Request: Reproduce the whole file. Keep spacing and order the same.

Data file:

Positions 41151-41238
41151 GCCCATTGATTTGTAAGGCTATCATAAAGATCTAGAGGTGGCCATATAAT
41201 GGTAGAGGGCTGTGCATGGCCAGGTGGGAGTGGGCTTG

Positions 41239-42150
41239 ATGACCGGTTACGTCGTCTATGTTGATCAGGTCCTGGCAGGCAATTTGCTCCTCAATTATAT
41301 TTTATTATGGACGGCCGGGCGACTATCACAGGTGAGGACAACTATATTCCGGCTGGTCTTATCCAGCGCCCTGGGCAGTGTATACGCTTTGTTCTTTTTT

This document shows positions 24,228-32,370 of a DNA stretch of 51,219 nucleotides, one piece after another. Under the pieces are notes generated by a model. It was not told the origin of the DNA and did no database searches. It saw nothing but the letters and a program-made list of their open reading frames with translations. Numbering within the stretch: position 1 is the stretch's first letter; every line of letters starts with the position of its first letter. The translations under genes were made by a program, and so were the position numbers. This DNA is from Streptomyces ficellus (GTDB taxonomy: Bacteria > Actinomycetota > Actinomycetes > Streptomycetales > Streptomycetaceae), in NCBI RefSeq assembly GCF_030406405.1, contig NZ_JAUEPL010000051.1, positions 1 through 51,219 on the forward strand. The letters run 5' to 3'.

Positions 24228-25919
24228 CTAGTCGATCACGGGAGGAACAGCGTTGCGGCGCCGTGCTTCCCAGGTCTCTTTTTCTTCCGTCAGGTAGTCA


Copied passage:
Positions 41151-41238
41151 GCCCATTGATTTGTAAGGCTATCATAAAGATCTAGAGGTGGCCATATAAT
41201 GGTAGAGGGCTGTGCATGGCCAGGTGGGAGTGGGCTTG

Positions 41239-42150
41239 ATGACCGGTTACGTCGTCTATGTTGATCAGGTCCTGGCAGGCAATTTGCTCCTCAATTATAT
41301 TTTATTATGGACGGCCGGGCGACTATCACAGGTGAGGACAACTATATTCCGGCTGGTCTTATCCAGCGCCCTGGGCAGTGTATACGCTTTGTTCTTTTTT

This document shows positions 24,228-32,370 of a DNA stretch of 51,219 nucleotides, one piece after another. Under the pieces are notes generated by a model. It was not told the origin of the DNA and did no database searches. It saw nothing but the letters and a program-made list of their open reading frames with translations. Numbering within the stretch: position 1 is the stretch's first letter; every line of letters starts with the position of its first letter. The translations under genes were made by a program, and so were the position numbers. This DNA is from Streptomyces ficellus (GTDB taxonomy: Bacteria > Actinomycetota > Actinomycetes > Streptomycetales > Streptomycetaceae), in NCBI RefSeq assembly GCF_030406405.1, contig NZ_JAUEPL010000051.1, positions 1 through 51,219 on the forward strand. The letters run 5' to 3'.

Positions 24228-25919
24228 CTAGTCGATCACGGGAGGAACAGCGTTGCGGCGCCGTGCTTCCCAGGTCTCTTTTTCTTCCGTCAGGTAGTCA